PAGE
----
‘His House’ Summary & Review – Ghosts Of The Past


Sometimes an uncompromising art form makes you ask an eternal question, “What is that driving force that backs your actions?” It can be a painting, or a poem or prose, or some insightful cinematic experience. Considering the cinema is the amalgamation of various other art forms, it strikes the hardest. His House is not your stereotypical slash horror flick. It is backed by a strong narrative. The screenplay and direction of His House have been done by Remi Weekes. The story has been conceptualized by Felicity Evans and Toby Venables.

In 2013, the President of South Sudan accused his deputy of attempting a coup. Civil unrest erupted in the already fragile state of South Sudan. There was violence, killings, and a state of chaos in a hunger-stricken country. Many families lost their kin. It seemed like the tears won’t stop ever. The young country which was rejoicing its independence was painted in red and within no time. Many people were forced to flee in search of a life devoid of any fear.

His House is about one such family that is running away from the darkness. A family that is in need of a place, worthy of being called a home. You see the most egregious characteristic of fear is that it kills all the hope. Without hope, a human soul is like a lemur in hibernation. If it doesn’t ever wake up it would never be able to see the captivating and charming spirit of life again.

‘His House’ Summary

(Without Spoilers)

Rial and Bol, somehow manage to flee South Sudan and reach London to start a new life. As any refugee, they understand more than others the luxury of being able to have a place that you can call home. The couple is detained in a prison-like place and then after examination for a few days, they are released on certain conditions. They are provided with some monthly remunerations and a structure which barely qualifies as being called a house. But they still try to cope up with the circumstances.

The threat to life was no longer there, but the fear just refuses to leave them. Rial still accepts the fear as inevitable as a man’s past. But Bol just wants to get rid of it. He runs away from it hoping that it would disappear. But has any man ever been able to run away from his past?

It is just an illusion that you can get rid of your shadow. This story is about this family and every other individual as well, who have declared a mutiny against the fears of their past.

The Characters

Bol, played by Sope Dirisu, gives an exemplary performance. The fear, anxiety and the numbness are so truthfully portrayed that the actor becomes the bridge through which you get immersed into the world of this Sudanese couple. His command over the changing expressions is proof of the awareness of the actor. The actor is present in the moment, thinking, responding to subtle nuances and still so much submerged in the character that his real self never overpowers the performance.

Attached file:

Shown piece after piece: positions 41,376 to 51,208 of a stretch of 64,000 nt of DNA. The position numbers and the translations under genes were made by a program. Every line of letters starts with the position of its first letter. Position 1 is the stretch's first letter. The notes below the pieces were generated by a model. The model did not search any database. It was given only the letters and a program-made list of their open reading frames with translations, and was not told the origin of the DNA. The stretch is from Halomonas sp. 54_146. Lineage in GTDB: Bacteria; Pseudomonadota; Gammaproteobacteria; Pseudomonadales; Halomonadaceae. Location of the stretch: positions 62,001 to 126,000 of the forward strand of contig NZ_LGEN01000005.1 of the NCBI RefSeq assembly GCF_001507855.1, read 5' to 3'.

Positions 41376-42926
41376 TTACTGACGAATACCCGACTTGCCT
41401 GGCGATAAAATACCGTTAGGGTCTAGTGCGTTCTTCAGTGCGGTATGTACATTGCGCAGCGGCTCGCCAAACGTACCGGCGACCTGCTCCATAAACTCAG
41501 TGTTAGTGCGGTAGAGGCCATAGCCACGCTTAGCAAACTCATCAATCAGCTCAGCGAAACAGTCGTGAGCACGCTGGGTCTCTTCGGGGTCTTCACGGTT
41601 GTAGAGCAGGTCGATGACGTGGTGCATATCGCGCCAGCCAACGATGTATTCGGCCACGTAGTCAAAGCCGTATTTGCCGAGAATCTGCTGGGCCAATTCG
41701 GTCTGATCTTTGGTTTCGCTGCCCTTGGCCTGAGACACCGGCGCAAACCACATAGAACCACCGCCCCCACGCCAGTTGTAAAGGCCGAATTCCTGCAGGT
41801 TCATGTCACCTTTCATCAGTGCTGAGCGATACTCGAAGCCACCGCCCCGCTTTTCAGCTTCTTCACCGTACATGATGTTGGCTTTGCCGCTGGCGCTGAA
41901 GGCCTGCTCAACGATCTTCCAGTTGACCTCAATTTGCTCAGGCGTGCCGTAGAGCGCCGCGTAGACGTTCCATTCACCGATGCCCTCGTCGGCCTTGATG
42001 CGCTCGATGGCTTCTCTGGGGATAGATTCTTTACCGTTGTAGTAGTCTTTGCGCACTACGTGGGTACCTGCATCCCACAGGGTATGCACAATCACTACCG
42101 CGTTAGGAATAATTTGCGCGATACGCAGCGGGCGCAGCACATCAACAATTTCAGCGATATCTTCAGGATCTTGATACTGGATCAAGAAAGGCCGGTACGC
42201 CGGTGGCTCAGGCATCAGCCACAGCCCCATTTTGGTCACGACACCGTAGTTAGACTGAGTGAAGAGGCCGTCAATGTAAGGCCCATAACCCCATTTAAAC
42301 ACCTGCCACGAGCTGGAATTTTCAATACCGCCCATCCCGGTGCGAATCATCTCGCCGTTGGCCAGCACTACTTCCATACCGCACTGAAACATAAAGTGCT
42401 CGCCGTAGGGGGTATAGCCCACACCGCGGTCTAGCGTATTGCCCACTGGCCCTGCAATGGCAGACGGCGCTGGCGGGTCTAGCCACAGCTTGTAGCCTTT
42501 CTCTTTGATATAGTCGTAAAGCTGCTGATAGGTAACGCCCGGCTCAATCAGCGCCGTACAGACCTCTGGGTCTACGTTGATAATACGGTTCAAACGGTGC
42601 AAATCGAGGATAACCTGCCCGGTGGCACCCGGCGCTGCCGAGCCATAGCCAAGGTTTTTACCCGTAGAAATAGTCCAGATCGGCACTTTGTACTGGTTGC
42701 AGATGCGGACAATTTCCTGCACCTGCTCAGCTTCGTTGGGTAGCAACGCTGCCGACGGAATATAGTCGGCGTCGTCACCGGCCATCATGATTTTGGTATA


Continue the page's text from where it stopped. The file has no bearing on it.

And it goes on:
He is ably reciprocated by Wunmi Mosaku who plays Rial. She acts as the pivot, that unshakable foundation that every family needs.

A Man From Nowhere

When we look at Africa, we see a beautiful land doomed by political conflict, hunger, drought and starvation. We see the Central African region fighting on religious lines. We see the Ugandan and Rwandan crisis. We see the codeine crises, Ebola and the never-ending fight for power.

What happens to an individual trapped in our civil society which is nothing but barbaric in its approach. As Rial in the films clearly says

“I got saved because I was from nowhere.”

She gets inked with the emblem of both the rival communities and henceforth saves her life.

And this is where an individual starts to question their allegiance towards a community or a political group or even religion. Has this allegiance taken the better of them? What is the rationale behind following an idea or a regime so blindly that it causes such widespread devastation? Why can’t the masses see the ulterior motives behind any action of the ones in power? The irony in all this was that all the allegiance led to a situation where people fled leaving their identities. When they detect a flaw in their ideologies their allegiance lies only towards life, not only for our community or people from our religion but for the human race. We start rising above race, caste, creed and all those unnecessary and minuscule aspects that were once made only for our convenience.
Bol realizes that he cannot outdo his past. He embraces it, faces it and deals with it. He realizes that if you close your eyes it doesn’t mean that the world is not watching you. He aptly tells the Mark, who is the supervision officer for their probational case,

“Your ghosts follow you. It’s when you let them in they stop haunting you.”

His House brings a much-needed change that we all wished to see in a genre that is often misused. Horror is not only about quick scares and flashy background scores. It is about facing the eternal fears of life that haunts you even without any jump scares and sound effects.

His House is streaming on Netflix.

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Sushrut Gopesh
Sushrut Gopesh
I came to Mumbai to bring characters to life. I like to dwell in the cinematic world and ponder over philosophical thoughts. I believe in the kind of cinema that not necessarily makes you laugh or cry but moves something inside you.

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